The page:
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11 Myths About Silicon Carbide

June 22, 2023
Silicon carbide can provide more efficient electronics, but myths still abound about its use.

This article appeared in Microwaves & RF and has been published here with permission.

This article is part of the TechXchange: Silicon Carbide (SiC).

What you’ll learn:

  • The truth about the most popular myths around silicon carbide (SiC).
  • How SiC compares to IGBTs.

Looking to use silicon carbide (SiC) in your design? Make sure you don’t get fooled by some of the myths surrounding this technology.

1. SiC is only valuable as a replacement for silicon IGBTs.

In some sectors of the design community, there’s a belief that the only choices when replacing silicon MOSFETs and IGBTs is to use gallium nitride (GaN) for MOSFET replacement and silicon carbide (SiC) to replace IGBTs.

Nothing could be further from the truth. 650-V-rated SiC MOSFETs offer excellent performance, including a very competitive RDS(ON) * Qg figure-of-merit (FOM) and very little reverse-recovery charge. It -s an excellent alternative to silicon MOSFETs in hard-switching apps such as totem-pole power factor correction (TPPFC) or a synchronous boost.

2. SiC has little value in high-frequency applications.

Possibly due to its success in lower-frequency, high-power applications such as electric-vehicle (EV) traction inverters at 10 to 20 kHz, some believe that SiC isn’t well-suited to higher-frequency applications. Thus, GaN should be used for fast switching.

SiC continues to advance rapidly as a technology. Recently, meaningful reductions have been made to the die area, thereby enhancing high-frequency (>100 kHz) operation. As a result, SiC devices are used successfully in applications such as TPPFC at 100 kHz and soft-switching LLC at 200 to 300 kHz.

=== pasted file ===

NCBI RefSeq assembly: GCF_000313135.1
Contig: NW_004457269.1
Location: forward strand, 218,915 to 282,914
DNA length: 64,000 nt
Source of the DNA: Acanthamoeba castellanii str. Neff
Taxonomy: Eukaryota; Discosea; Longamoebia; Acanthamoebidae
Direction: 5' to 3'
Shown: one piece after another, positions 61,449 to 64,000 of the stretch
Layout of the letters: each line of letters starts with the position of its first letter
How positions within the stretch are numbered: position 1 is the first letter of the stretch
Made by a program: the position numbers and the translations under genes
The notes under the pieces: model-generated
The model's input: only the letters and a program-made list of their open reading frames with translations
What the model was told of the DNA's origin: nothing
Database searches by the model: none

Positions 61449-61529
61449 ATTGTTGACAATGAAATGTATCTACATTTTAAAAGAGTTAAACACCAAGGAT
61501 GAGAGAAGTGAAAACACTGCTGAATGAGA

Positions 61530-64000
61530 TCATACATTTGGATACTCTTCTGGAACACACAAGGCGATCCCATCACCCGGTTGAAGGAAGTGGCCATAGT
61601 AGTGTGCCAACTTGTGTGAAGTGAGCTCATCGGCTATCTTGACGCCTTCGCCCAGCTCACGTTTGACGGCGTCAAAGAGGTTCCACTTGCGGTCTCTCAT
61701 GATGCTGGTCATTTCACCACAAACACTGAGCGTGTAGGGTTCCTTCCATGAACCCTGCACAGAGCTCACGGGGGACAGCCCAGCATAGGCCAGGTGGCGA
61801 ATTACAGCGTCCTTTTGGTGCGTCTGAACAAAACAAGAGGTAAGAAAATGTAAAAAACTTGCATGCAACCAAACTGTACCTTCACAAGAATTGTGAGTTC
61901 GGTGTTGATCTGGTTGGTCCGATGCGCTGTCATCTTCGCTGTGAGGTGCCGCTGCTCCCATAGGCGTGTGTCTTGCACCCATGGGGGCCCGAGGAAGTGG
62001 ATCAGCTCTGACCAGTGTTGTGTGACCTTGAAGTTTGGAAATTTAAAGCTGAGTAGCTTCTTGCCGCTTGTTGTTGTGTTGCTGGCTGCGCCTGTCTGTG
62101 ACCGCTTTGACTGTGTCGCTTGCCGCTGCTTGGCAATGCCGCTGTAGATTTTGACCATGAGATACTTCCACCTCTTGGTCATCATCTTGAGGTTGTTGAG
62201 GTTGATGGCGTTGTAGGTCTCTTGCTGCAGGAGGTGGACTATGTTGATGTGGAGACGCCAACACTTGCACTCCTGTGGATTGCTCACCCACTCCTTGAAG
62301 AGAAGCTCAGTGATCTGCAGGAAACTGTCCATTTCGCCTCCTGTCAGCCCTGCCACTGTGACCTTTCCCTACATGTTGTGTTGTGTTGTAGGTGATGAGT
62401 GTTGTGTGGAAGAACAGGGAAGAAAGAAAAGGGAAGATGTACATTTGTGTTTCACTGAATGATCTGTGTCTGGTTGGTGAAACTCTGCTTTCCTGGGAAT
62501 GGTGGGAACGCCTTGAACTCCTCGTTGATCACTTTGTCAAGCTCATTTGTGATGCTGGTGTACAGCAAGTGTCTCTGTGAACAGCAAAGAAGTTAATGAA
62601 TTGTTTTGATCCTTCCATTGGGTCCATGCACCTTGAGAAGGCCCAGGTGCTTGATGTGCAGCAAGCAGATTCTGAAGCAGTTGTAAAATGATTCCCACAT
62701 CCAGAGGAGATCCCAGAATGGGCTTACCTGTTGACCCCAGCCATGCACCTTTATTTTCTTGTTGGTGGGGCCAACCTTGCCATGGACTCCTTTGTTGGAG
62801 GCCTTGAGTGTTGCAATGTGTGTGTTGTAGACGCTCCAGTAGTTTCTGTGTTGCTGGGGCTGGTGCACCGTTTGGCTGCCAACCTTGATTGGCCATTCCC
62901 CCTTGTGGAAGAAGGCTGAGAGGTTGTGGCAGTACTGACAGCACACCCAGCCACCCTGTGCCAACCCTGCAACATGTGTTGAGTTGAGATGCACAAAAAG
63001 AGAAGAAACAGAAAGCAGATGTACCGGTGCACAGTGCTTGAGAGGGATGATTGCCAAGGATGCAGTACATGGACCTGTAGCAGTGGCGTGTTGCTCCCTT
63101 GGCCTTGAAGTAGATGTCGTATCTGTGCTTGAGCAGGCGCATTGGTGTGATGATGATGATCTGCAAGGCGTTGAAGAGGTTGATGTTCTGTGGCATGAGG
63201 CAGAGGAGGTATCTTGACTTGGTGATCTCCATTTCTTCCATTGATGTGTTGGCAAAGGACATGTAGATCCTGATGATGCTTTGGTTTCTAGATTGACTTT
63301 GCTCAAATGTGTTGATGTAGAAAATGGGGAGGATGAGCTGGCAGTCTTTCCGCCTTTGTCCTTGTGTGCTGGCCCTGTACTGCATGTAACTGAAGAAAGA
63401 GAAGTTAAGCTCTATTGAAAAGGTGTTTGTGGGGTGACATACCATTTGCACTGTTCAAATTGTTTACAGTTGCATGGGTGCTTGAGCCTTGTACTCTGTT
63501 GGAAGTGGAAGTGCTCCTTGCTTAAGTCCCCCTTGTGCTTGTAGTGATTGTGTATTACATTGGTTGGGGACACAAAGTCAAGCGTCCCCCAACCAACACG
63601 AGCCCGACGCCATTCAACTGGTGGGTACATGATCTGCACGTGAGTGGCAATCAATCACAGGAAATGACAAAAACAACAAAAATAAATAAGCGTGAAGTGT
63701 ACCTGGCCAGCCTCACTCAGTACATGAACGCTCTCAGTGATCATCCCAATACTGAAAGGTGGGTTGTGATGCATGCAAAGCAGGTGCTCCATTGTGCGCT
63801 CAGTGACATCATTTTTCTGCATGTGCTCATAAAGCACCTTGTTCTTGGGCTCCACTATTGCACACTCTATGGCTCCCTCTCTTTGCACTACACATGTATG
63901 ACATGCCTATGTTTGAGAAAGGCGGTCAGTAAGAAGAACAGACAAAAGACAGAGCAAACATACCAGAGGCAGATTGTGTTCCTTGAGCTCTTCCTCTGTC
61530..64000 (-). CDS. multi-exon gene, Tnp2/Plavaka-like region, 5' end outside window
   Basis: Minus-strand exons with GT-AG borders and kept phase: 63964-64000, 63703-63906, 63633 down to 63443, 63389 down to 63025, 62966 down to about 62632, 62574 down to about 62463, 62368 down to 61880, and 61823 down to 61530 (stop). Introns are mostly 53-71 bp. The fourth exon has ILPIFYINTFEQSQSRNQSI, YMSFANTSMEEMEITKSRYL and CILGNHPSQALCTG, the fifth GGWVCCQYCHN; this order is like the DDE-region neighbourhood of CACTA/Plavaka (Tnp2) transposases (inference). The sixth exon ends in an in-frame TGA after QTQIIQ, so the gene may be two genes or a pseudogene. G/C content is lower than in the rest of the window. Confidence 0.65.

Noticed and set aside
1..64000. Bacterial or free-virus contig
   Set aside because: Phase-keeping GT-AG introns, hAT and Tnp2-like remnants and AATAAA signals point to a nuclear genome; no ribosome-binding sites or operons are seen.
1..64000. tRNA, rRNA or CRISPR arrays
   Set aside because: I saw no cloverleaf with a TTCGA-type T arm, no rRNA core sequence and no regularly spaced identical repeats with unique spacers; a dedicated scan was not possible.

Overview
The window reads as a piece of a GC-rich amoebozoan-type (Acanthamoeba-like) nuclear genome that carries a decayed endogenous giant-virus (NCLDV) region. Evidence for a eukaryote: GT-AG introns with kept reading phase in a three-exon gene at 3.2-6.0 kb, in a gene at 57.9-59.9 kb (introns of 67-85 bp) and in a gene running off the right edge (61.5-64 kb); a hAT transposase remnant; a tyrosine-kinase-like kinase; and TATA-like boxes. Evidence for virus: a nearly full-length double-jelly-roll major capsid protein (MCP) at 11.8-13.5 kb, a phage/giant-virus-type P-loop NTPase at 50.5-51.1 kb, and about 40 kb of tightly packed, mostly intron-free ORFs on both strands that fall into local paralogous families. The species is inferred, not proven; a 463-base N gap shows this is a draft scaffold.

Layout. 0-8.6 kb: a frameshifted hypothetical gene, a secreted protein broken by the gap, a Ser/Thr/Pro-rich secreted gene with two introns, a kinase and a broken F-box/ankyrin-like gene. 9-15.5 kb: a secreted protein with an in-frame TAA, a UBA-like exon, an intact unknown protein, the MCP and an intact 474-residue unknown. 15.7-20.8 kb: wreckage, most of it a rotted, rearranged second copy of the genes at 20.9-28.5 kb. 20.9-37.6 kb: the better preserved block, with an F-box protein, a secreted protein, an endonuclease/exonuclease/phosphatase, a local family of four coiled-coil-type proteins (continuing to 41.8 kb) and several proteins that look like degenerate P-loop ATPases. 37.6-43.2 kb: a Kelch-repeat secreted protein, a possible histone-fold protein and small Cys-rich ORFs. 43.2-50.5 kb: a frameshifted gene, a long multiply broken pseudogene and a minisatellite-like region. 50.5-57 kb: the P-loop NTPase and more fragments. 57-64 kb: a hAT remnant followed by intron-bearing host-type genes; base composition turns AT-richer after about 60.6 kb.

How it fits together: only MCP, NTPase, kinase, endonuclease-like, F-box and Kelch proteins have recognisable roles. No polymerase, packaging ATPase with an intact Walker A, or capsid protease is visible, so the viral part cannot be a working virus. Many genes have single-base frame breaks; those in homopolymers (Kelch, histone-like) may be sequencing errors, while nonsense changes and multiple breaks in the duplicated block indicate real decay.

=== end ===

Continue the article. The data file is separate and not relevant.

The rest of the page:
Emerging technologies such as trench and cascoded SiC MOSFETs will further reduce key FOMs, enhancing performance in high-frequency applications.

3. SiC devices are subject to supply-chain restrictions.

Component availability is an issue in some sectors. However, in other sectors, supply chains have strengthened—e.g., onsemi’s recent acquisition of GTAT. According to onsemi, it’s the only large-scale supplier with end-to-end supply capability, which includes volume SiC boule growth, substrate, epitaxy, device fabrication, best-in-class integrated modules, and discrete package solutions.

To support the anticipated growth in SiC over the next few years, the company plans to increase the capacity of substrate operations fivefold and make substantial investments in doubling device and module capacity across all sites by 2023. That will be followed by nearly doubling capacity again by 2024, with the capability to double capacity in the future.

4. SiC is only suited to high-end niche applications.

This myth seems to be based on SiC being so successful in electric-vehicle (EV) traction inverters. However, the need for increased power density and efficient operation across almost all application sectors means that SiC benefits are widely used in designs such as EV onboard chargers (OBCs), solar photovoltaic (PV) modules and other renewables, as well as cloud computing.

5. SiC doesn’t have a fully developed ecosystem.

One could argue that this is, in fact, true—but only in the sense that there’s constant innovation in all areas of technology. Established technologies such as mixed-signal ICs and microprocessors continue to evolve, decades after their inception.

SiC—and its ecosystem—is evolving rapidly as the technology enters the mainstream. A wide choice of commercially available SiC devices and associated gate drivers are commercially available in numerous packaging styles to suit multiple applications. The knowledge base for SiC is increasing throughout the industry as manufacturers develop their support, including applications engineering teams, reference designs, application notes, and simulation models/tools.

6. SiC FET gate drivers are quite complex

This isn’t true now and has never been true. This seems to stem from early designs where many engineers attempted to drive SiC MOSFETs with drivers intended for silicon MOSFETs /IGBTs, or developed their own complex glue circuitry to drive them.

Today, many dedicated SiC drivers in the market offer convenient features such as negative gate drive, DESAT, OCP, OTP, and other protections. If you select the right driver, driving SiC is no more difficult than driving a silicon MOSFET.